NYMC Faculty Publications

Title

Inflammation-Mediated Fibroblast Activation and Immune Dysregulation in Collagen VII-Deficient Skin

Author Type(s)

Faculty

First Page

1211505

Document Type

Article

Publication Date

1-1-2023

Department

Neurology

Abstract

Inflammation is known to play a critical role in all stages of tumorigenesis; however, less is known about how it predisposes the tissue microenvironment preceding tumor formation. Recessive dystrophic epidermolysis bullosa (RDEB), a skin-blistering disease secondary to mutations and associated with chronic wounding, inflammation, fibrosis, and cutaneous squamous cell carcinoma (cSCC), models this dynamic. Here, we used single-cell RNA sequencing (scRNAseq) to analyze gene expression patterns in skin cells from a mouse model of RDEB. We uncovered a complex landscape within the RDEB dermal microenvironment that exhibited altered metabolism, enhanced angiogenesis, hyperproliferative keratinocytes, infiltration and activation of immune cell populations, and inflammatory fibroblast priming. We demonstrated the presence of activated neutrophil and Langerhans cell subpopulations and elevated expression of PD-1 and PD-L1 in T cells and antigen-presenting cells, respectively. Unsupervised clustering within the fibroblast population further revealed two differentiation pathways in RDEB fibroblasts, one toward myofibroblasts and the other toward a phenotype that shares the characteristics of inflammatory fibroblast subsets in other inflammatory diseases as well as the IL-1-induced inflammatory cancer-associated fibroblasts (iCAFs) reported in various cancer types. Quantitation of inflammatory cytokines indicated dynamic waves of IL-1α, TGF-β1, TNF, IL-6, and IFN-γ concentrations, along with dermal NF-κB activation preceding JAK/STAT signaling. We further demonstrated the divergent and overlapping roles of these cytokines in inducing inflammatory phenotypes in RDEB patients as well as RDEB mouse-derived fibroblasts together with their healthy controls. In summary, our data have suggested a potential role of inflammation, driven by the chronic release of inflammatory cytokines such as IL-1, in creating an immune-suppressed dermal microenvironment that underlies RDEB disease progression.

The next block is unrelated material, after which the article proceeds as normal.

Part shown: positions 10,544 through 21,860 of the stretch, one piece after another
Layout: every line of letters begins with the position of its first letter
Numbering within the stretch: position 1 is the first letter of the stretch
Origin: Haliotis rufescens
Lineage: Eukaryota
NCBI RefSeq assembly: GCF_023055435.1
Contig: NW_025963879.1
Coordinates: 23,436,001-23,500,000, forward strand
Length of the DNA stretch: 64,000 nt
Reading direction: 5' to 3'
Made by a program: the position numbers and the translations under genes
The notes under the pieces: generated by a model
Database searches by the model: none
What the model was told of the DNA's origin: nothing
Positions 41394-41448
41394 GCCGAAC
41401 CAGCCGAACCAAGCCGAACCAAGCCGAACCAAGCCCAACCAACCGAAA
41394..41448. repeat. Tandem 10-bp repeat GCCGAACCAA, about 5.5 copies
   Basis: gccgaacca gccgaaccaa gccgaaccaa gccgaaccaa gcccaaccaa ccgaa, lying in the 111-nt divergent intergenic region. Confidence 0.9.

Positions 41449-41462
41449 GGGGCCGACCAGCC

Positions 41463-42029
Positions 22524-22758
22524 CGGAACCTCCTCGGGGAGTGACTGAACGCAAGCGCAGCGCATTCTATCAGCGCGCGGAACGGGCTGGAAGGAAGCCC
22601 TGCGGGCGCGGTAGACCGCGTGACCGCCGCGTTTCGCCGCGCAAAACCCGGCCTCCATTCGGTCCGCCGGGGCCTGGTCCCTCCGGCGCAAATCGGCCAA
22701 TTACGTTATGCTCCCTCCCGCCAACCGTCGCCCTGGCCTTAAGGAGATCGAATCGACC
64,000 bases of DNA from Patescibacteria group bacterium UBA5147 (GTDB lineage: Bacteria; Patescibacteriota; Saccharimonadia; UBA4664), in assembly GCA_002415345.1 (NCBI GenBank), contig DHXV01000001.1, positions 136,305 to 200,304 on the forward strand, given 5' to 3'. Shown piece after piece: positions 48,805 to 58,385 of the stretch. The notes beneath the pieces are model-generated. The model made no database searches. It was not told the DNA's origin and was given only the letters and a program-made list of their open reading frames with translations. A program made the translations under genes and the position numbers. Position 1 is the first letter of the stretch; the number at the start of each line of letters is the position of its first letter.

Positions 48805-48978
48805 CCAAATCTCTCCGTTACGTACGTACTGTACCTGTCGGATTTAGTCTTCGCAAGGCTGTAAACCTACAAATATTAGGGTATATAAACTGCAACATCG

Share

COinS